How does one define a dangerous bird?
Senate Minority Leader Mike Hall posed the question Tuesday, moments before the 32-1 approval of a proposal to regulate the private ownership of animals not indigenous to West Virginia.
Hall’s question provoked some chuckles, but Senate Natural Resources Chairman Bill Laird, D-Fayette, lead sponsor of the “Dangerous Wild Animals Act,” took it seriously.
“I’m struggling to figure that one out,” Hall, R-Putnam, told Laird.
Hall explained that some of his constituents wondered if the proposed act would apply to parrots and the like.
In response, Laird said the bill is intended to address animals that could pose “an imminent danger” to the public health or native animals.
“So, it might be pigeons or whatever that you’re feeding, or whatever?” Hall persisted.
Then, he answered his line of questioning, noting that the bill, if approved by the House and signed by Gov. Earl Ray Tomblin, actually wouldn’t become law for another year.
The reason for the one-year delay is, that rules would have to be made by the Legislature next year once a special board comprised of representatives of the Department of Agriculture, Health and Human Resources, and the Division of Natural Resources implements the bill’s intent.
Members of the board also would set up requirements for caging and enclosure for such animals, establish fees, enforcement of permits and an annual review of the list of prohibited animals.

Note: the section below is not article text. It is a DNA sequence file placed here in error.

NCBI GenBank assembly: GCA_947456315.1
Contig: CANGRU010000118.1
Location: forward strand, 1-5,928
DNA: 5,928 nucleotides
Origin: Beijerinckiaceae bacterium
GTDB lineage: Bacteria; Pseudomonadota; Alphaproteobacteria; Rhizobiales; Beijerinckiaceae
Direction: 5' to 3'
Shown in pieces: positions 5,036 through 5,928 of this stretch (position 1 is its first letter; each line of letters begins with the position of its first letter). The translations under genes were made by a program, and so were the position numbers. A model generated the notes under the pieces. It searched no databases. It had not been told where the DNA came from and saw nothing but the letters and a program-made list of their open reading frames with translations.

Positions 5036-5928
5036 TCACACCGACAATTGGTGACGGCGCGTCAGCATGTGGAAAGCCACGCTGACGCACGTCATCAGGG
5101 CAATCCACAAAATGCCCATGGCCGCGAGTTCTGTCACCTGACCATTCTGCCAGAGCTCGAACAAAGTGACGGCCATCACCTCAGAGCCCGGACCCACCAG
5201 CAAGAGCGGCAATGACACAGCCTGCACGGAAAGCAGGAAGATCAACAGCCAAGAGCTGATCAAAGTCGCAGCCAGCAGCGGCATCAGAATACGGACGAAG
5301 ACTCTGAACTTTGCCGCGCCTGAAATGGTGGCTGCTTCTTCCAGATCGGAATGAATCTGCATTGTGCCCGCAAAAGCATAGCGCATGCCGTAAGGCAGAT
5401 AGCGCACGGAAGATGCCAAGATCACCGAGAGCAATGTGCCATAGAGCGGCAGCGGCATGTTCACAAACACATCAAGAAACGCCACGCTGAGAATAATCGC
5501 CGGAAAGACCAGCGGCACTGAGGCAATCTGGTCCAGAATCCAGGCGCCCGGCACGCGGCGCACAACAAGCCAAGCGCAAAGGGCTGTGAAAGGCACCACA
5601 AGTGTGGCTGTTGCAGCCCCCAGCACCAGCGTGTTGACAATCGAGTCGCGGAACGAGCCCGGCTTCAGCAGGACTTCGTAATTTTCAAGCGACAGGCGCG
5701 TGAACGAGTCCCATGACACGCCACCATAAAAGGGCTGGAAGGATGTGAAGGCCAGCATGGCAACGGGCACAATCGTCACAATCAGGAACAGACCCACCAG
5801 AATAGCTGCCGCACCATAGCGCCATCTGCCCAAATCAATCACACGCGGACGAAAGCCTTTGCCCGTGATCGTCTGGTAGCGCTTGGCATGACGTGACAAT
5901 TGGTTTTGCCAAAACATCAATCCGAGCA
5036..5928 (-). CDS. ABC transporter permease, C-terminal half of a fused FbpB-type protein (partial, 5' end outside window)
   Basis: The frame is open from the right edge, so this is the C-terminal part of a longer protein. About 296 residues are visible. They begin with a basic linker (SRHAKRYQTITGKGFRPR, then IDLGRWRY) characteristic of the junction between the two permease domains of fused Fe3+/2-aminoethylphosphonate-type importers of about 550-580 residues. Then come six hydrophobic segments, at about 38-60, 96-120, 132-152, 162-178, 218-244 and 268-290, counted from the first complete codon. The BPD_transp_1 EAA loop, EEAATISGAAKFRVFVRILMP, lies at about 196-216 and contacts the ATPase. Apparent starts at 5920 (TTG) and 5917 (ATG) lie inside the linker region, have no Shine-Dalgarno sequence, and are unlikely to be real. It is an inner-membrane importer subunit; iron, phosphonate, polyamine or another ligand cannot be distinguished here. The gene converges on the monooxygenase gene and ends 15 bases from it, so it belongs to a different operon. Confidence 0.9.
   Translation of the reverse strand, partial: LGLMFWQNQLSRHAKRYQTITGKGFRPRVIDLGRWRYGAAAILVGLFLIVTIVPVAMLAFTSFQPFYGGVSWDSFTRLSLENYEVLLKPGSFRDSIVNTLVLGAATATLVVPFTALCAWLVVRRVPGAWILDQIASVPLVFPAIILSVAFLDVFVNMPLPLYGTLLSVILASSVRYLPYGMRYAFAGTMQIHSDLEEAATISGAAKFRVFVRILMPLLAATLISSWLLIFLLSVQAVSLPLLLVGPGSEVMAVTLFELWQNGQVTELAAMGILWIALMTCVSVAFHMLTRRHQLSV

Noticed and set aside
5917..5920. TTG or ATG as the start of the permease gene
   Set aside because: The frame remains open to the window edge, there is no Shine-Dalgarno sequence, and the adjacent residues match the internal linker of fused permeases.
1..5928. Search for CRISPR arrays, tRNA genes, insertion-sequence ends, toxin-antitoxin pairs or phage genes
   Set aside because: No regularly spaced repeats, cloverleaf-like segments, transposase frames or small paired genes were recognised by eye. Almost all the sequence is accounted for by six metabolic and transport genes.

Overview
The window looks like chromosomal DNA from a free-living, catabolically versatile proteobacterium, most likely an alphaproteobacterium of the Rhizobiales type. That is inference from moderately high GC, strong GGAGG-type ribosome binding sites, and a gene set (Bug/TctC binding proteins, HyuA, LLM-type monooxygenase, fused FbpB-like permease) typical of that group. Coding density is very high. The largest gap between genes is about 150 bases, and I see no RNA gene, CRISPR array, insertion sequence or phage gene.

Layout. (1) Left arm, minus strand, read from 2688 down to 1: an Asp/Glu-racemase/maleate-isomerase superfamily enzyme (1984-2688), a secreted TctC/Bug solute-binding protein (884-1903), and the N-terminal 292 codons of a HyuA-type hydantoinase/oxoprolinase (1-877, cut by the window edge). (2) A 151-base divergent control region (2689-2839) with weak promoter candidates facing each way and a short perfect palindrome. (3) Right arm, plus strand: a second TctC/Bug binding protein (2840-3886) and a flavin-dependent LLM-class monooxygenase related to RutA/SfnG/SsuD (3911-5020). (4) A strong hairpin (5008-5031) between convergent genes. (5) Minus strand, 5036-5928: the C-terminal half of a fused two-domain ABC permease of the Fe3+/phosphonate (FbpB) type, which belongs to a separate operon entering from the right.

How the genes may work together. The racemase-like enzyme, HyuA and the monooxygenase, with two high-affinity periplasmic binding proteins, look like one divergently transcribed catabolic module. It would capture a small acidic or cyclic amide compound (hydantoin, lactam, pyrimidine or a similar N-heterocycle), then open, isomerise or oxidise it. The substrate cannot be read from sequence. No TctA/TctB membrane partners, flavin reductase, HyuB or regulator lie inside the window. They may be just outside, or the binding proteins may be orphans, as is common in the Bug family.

“West Virginia is one of only eight states that lack any restrictions for dangerous wild animals kept by private individuals,” Laird told the Senate.
SB466 defines dangerous wild animals as any mammal, bird, reptile, amphibian or aquatic animal including hybrids that pose a threat to humans or other animals owing to their inherent nature, the senator said.
Excluded are wildlife, agriculture and domestic animals.
Unless specified in the measure, no one could own such an animal, and it allows police and county humane officers, along with the state veterinarian, to confiscate and euthanize any animals that pose “an imminent harm to the public,” Laird said.
In seeking a permit to keep such animals, he explained, an individual must provide proof of liability insurance. Violations are covered with both criminal and civil penalties.
In the showdown, the only dissenting vote was cast by Sen. Dave Sypolt, R-Preston.
On another matter in the animal kingdom, the Senate passed 33-0 a bill that sets up a special account to spay and neuter feral cats and dogs, viewed as problematic across the state.
Agriculture Chairman Ron Miller, D-Greenbrier, said his bill allows for grants to cover the cost of treating such pets.
The idea is to reduce the populations in shelters and euthanasia rates, along with threats to public safety, Miller said.
Grants to cover the costs will be administered by the Department of Agriculture and set the rules for the spay/neuter program, he noted.
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How does one define a dangerous bird?
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